Finance Consumer Phones, internet, energy: Australia’s top telecommunications and utilities providers

Phones, internet, energy: Australia’s top telecommunications and utilities providers

n this photo illustration, an ALDI logo seen displayed on a smartphone.
ALDIMobile is one of the smaller players challenging the big telcos with discount plans. Photo: Getty
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As the coronavirus pandemic forced us to hunker down at home last year, Australians relied on their internet and phones to keep them connected and energy providers to keep the power on.

When it comes to these essential services, whether it’s a bargain price or good service that you prize most, it pays to shop around.

Market research firm Roy Morgan’s recently announced 2020 customer satisfaction awards provided a guide for consumers looking to find the right for provider for essential services.

And across the board, it was smaller companies that came out ahead of major players.

Mobile phone plans

ALDIMobile won Roy Morgan’s Mobile Phone Service Provider of the Year award after taking out nine monthly customer satisfaction awards in 2020, in a win for smaller phone providers challenging the major players.

Earlier this week, the consumer watchdog urged mobile customers to consider switching off from big providers if they aren’t getting the best deal.

Australian Competition and Consumer Commission chair Rod Sims said big telcos has raised prices since the TPG-Vodafone merger was allowed by the Federal Court last June, and encouraged customers to shop around.

Together, Telstra, Optus and TPG-Vodafone command 87 per cent of Australia’s mobile retail market, and all three have increased prices on pre-paid and post-paid plans in the past year, the ACCC found.

“You can go to Aldi, Belong or Amaysim,” Mr Sims said.

“They’ve all got $25-a-month plans and they give you over 15GB of data, which is more than average usage.”

Internet

Aussie Broadband is another small player that overcame the might of Optus and Telstra to clinch the award for Internet Provider of the Year.

“Not only did Aussie Broadband win the category for the first time – in a year in which having a secure internet connection was more important than ever with millions of Australians spending considerable time working from home – but the ‘upstart’ (formed in 2008) provider won all 12 monthly customer satisfaction awards and had an average customer satisfaction rating of 91 per cent,” Roy Morgan chief executive Michele Levine said.

Smartphone device

Apple’s iPhone continued its run of domination, winning its eighth Mobile Handset of the Year award.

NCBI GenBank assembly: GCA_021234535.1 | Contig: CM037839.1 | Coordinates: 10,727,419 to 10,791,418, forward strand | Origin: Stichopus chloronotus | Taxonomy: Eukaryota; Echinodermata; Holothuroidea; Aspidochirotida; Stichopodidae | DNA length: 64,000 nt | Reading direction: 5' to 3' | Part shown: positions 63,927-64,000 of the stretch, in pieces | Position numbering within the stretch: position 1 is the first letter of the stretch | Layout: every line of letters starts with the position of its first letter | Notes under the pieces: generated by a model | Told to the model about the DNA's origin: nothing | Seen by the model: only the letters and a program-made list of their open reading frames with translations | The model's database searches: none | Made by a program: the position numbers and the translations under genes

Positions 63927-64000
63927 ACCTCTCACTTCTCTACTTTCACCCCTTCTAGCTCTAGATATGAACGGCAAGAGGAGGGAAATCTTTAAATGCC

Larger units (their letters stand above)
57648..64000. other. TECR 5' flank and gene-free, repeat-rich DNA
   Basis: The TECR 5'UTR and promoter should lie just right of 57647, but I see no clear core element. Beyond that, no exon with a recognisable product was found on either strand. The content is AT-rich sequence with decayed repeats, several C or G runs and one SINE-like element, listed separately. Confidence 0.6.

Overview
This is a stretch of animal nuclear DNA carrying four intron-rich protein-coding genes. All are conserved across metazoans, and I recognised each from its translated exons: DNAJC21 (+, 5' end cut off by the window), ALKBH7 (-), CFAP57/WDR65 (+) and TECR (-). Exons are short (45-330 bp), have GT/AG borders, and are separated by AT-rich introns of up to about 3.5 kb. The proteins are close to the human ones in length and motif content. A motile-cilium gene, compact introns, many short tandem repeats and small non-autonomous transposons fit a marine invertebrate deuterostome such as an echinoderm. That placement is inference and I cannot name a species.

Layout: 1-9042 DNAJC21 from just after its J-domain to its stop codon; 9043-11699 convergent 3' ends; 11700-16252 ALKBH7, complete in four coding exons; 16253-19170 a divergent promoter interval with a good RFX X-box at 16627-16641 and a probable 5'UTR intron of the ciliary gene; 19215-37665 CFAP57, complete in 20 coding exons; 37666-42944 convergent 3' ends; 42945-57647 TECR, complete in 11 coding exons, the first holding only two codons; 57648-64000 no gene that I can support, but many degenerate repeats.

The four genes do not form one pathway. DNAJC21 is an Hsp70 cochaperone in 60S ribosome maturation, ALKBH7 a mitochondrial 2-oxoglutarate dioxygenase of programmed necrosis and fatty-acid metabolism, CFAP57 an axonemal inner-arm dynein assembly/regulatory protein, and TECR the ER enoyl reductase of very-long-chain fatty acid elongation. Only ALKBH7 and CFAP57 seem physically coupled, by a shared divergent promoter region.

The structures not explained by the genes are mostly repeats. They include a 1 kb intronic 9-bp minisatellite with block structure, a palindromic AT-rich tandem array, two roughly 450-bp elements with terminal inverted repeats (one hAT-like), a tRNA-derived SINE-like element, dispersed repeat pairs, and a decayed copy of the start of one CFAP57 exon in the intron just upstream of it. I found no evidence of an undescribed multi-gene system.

The iPhone reclaimed its crown after being defeated in the previous year’s awards by the Google Pixel.

Apple’s iPhone 12 series was released in November and is the latest iteration of the iconic smartphone.

“The Mobile Handset category was the only one in which multiple monthly winners achieved an average customer satisfaction rating above 90 per cent,” Ms Levine said.

“Apple iPhone’s exceptional average customer satisfaction rating of 94.1 per cent was enough for third overall in the ‘Best of the Best’ Award.”

While the Apple smartphone is a firm favourite for many, it’s also one of the priciest, with an iPhone 12 mini starting at $1199 and the iPhone 12 pro starting at $1699.

Electricity

Powershop took out Electricity Provider of the Year for the second year in a row after picking up all 12 monthly customer satisfaction awards in 2020.

The online retailer was founded in New Zealand, and bills itself as “Australia’s greenest energy provider”.
Powershop offsets all of its customers’ energy emissions, and is certified as 100 per cent carbon neutral under the government-backed Climate Active project.

Gas

Elgas won the title of Gas Provider of the Year for the first time after winning eight monthly customer satisfaction awards in 2020.

Despite the win, Elgas has not been free of controversy.

In March, the firm was fined more than half a million dollars over a 2015 explosion in New South Wales that left two people with serious burns.

A NSW District Court ordered Elgas to pay $525,000 plus costs.

“The offender failed to ensure that the relevant instructions were being followed through the supervision of the drivers during the LPG deliveries,” Judge Andrew Scotting said.

Home phone

Internode took out the Home Phone Provider of the Year for the second year in a row after winning seven monthly customer satisfaction awards in 2020.

Founded in 1991, the firm was taken over by TPG Telecom last year.